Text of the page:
All-optical control of long-lived nuclear spins in rare-earth doped nanoparticles

Nanoscale systems that coherently couple to light and possess spins offer key capabilities for quantum technologies. However, an outstanding challenge is to preserve properties, and especially optical and spin coherence lifetimes, at the nanoscale. Here, we report optically controlled nuclear spins with long coherence lifetimes (T2) in rare-earth-doped nanoparticles. We detect spins echoes and measure a spin coherence lifetime of 2.9 ± 0.3 ms at 5 K under an external magnetic field of 9 mT, a T2 value comparable to those obtained in bulk rare-earth crystals. Moreover, we achieve spin T2 extension using all-optical spin dynamical decoupling and observe high fidelity between excitation and echo phases. Rare-earth-doped nanoparticles are thus the only nano-material in which optically controlled spins with millisecond coherence lifetimes have been reported. These results open the way to providing quantum light-atom-spin interfaces with long storage time within hybrid architectures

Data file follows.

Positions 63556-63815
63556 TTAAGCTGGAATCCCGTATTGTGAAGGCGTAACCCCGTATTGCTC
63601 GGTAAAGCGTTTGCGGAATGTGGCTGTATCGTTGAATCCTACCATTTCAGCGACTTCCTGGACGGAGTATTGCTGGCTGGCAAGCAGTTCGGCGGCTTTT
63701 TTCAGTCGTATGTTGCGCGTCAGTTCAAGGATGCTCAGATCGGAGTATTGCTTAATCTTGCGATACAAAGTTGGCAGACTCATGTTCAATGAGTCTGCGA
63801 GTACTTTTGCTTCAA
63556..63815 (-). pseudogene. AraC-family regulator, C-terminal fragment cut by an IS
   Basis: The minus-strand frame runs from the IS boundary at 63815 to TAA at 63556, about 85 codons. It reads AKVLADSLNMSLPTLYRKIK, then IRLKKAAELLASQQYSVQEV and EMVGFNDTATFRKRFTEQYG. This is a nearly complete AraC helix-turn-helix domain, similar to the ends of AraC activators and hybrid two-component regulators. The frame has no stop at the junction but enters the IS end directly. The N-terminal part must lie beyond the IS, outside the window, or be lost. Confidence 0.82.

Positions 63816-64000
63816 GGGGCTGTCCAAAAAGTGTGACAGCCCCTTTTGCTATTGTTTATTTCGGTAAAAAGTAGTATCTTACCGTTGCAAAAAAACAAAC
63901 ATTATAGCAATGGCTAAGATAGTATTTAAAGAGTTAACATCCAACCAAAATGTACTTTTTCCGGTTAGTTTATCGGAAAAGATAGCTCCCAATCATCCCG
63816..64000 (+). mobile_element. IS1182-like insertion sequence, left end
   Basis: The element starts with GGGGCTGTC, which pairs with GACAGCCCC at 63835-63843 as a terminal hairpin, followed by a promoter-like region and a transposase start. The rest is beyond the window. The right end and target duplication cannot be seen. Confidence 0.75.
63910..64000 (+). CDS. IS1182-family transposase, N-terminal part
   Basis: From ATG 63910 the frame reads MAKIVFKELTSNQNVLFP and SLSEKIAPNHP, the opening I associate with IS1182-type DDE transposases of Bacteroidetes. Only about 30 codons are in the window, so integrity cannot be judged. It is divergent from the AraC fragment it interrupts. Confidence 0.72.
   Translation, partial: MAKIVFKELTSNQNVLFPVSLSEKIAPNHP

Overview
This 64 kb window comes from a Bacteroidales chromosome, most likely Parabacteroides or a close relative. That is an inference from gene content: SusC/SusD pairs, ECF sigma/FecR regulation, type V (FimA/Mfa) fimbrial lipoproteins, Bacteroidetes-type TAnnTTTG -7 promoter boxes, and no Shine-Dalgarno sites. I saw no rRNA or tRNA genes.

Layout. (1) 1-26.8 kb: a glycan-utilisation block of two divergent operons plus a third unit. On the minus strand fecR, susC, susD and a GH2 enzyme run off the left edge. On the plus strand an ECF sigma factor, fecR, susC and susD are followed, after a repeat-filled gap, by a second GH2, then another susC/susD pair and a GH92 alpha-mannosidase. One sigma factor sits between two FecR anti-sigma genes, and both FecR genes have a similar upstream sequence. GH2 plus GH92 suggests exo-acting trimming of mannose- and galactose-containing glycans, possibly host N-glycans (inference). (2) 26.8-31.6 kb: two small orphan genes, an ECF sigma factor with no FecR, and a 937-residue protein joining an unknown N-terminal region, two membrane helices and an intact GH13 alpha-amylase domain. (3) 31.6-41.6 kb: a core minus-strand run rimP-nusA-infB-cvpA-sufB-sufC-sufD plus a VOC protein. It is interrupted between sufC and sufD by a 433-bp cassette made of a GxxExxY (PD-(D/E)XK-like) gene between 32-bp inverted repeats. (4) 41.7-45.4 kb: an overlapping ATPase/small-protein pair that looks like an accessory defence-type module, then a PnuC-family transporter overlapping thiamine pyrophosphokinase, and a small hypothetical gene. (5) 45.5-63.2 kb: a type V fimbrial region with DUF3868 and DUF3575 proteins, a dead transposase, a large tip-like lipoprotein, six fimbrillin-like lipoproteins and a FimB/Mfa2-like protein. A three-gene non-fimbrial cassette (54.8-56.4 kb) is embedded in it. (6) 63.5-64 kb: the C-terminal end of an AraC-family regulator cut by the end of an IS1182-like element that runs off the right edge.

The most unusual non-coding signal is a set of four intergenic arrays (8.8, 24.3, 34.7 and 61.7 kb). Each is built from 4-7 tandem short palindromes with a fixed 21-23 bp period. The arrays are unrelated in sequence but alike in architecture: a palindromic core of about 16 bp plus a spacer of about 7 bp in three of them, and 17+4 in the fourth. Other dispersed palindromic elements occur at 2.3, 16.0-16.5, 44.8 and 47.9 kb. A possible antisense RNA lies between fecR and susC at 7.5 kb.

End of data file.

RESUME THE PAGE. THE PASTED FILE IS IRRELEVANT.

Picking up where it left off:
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All-optical dynamical decoupling. a CPMG sequence with optical 2-color excitation and rephasing π pulses. The initial excitation pulse has a Y phase and the π pulses an X phase. This is obtained by varying the relative phase between the two frequency components of the optical pulses. b Echo decays (circles) for different initial phases and exponential fits (lines). A much lower T2DD is observed for an X initial phase (~1.0 ms) than for an Y one (~3.0 ms). This is due to the accumulation of pulse errors and confirms that our DD sequence behaves as a CPMG one. c Spin-echo decays (circles) obtained for τDD = 150, 200 and 300 µs with n ≤ 60, and exponential fits (lines). d Experimental (circles) and modelled (line) T2DD evolution as a function of τDD. (see Supplementary Fig. 5). The data point represented by the black circle was discarded for the fit. e Spin-echo decays (circles) with and without a weak magnetic field. Solid line: exponential fits. Error bars and uncertainties correspond to ±1 standard error